I watched one of my favourite movies with my kids this weekend. Dead Poets Society. I remember seeing it for the first time as a 16-year-old high school student and it made such an impact on me.
Those lines from Walt Whitman, “Oh me! Oh life! of the questions of these recurring,
Of the endless trains of the faithless, of cities fill’d with the foolish,
Of myself forever reproaching myself, (for who more foolish than I, and who more faithless?)
Of eyes that vainly crave the light, of the objects mean, of the struggle ever renew’d,
Of the poor results of all, of the plodding and sordid crowds I see around me,
Of the empty and useless years of the rest, with the rest me intertwined,
The question, O me! so sad, recurring—What good amid these, O me, O life? Answer. That you are here — that life exists and identity, that the powerful play goes on, and you may contribute a verse.”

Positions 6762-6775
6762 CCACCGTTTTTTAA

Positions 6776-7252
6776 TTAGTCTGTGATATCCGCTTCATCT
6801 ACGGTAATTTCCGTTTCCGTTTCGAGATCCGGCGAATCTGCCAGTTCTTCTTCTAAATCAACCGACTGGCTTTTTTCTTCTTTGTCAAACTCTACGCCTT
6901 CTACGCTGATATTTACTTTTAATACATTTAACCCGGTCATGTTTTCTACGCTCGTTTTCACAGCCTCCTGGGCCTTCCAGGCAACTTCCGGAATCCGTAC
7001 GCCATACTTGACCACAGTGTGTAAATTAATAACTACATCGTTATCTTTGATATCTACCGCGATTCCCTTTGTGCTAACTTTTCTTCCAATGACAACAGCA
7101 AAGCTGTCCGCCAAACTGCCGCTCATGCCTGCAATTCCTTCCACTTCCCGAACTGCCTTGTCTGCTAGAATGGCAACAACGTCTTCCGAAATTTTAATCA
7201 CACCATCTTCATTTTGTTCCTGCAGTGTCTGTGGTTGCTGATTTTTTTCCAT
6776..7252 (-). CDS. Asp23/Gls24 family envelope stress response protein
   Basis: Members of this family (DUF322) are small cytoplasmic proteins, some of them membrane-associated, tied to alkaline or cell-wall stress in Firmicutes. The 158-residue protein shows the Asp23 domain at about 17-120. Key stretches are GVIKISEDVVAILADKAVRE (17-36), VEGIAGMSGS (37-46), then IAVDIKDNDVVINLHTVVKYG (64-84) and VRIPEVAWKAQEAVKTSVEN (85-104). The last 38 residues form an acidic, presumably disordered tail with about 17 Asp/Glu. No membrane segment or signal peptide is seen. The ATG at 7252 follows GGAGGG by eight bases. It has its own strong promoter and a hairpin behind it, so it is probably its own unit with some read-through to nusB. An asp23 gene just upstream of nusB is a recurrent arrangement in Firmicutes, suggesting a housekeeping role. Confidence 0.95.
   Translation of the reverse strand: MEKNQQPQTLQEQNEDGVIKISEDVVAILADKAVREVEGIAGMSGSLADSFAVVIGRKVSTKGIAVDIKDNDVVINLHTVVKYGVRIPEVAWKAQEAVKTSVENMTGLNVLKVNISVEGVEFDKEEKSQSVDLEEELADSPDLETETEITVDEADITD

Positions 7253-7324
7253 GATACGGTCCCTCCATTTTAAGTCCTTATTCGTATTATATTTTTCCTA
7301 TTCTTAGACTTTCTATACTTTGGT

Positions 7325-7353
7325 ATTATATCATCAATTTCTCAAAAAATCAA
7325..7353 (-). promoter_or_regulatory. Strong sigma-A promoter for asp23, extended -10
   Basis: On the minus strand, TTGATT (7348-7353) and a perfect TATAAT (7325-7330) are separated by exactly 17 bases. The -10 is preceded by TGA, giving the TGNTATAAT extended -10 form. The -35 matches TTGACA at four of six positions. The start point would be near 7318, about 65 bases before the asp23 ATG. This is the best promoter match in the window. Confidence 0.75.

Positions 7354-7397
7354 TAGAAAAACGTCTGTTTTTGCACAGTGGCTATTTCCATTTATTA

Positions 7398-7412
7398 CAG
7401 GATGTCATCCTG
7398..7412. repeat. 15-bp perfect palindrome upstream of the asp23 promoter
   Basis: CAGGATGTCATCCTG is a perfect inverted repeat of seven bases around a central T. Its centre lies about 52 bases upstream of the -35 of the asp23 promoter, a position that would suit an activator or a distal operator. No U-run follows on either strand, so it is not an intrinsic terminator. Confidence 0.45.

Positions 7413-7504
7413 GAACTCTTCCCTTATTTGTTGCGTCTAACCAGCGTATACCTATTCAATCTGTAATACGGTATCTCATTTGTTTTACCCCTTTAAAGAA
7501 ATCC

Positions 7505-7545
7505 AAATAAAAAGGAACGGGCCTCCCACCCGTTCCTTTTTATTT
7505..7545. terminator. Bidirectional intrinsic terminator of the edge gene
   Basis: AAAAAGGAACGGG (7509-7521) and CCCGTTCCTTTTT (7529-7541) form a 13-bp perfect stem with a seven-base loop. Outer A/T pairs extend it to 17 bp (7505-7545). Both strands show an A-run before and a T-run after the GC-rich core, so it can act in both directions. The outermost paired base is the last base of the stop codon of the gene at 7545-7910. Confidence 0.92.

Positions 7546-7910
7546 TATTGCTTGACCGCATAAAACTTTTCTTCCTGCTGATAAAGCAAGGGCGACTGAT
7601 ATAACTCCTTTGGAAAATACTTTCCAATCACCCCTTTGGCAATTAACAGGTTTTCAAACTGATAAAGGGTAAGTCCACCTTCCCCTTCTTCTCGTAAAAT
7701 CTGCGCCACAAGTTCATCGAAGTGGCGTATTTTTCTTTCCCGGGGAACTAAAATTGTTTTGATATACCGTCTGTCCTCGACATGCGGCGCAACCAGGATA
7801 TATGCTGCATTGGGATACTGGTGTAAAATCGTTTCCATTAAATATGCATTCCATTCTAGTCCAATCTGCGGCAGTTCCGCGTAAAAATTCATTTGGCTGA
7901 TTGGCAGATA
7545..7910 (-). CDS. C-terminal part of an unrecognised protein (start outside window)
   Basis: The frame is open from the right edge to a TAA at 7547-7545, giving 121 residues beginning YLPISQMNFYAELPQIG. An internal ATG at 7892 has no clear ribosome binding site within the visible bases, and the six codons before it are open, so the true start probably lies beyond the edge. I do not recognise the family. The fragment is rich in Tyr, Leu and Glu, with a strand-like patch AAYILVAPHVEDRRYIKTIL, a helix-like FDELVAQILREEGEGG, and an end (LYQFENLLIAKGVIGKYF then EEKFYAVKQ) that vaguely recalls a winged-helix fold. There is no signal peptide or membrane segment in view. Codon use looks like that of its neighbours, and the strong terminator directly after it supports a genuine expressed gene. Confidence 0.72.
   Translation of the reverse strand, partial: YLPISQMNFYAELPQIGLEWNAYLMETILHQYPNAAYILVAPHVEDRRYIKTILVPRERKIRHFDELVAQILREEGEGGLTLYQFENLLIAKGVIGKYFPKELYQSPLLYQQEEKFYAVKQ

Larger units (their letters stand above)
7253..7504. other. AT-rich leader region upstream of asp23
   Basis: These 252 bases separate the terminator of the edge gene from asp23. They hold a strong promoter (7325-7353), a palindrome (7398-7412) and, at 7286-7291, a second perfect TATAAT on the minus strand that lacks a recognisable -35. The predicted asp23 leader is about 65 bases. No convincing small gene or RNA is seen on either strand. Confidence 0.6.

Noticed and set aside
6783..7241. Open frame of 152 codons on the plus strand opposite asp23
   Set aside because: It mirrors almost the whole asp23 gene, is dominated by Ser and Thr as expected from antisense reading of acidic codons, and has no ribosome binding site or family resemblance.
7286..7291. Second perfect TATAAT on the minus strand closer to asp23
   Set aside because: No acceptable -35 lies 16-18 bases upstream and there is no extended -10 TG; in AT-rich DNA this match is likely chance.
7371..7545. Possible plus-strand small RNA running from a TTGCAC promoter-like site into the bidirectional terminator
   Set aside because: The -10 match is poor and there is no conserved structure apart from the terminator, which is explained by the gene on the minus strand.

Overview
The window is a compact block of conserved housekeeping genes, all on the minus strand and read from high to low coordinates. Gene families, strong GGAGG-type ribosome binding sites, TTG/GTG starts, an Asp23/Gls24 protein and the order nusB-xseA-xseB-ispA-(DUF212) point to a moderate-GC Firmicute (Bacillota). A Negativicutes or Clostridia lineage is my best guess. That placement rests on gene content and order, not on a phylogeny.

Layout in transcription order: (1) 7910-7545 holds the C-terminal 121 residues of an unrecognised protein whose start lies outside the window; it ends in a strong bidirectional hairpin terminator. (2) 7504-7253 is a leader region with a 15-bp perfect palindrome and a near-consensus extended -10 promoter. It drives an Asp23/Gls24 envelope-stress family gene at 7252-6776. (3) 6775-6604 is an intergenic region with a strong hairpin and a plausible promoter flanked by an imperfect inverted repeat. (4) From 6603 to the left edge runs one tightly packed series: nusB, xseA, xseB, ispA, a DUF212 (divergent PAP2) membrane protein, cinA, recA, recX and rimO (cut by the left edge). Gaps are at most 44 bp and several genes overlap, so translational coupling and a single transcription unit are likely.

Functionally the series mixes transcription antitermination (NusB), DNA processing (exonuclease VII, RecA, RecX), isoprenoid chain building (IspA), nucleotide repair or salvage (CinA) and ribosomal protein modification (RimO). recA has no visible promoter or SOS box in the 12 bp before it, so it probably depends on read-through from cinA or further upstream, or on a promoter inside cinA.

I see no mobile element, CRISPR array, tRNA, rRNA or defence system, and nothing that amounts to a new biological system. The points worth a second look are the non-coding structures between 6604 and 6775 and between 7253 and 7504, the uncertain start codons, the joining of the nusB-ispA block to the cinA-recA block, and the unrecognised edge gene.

And then Robin Williams asks in the movie, “What will your verse be?”
What will your verse be? We may not know for years. We may know from a very young age. We may make mistakes. But mistakes don’t define us. Getting up and doing something about it will.
No matter what path we choose, we must embrace those things that make our hearts sing.
As Robin Williams’ character Mr. Keating says in the movie, “We don’t read and write poetry because it’s cute. We read and write poetry because we are members of the human race, and the human race is filled with passion. Medicine, law, business, engineering, these are noble pursuits and necessary to sustain life. But poetry, beauty, romance, love, these are what we stay alive for.”
What we stay alive for. What makes us feel most alive? How can we do more of that? How can we learn from guilt and banish shame as we move through the maze of life and decide when to turn right and left along the way?
No matter what happens we learn or we grow. No matter which way we go. We just have to remember that we’re the only ones who can write our verse.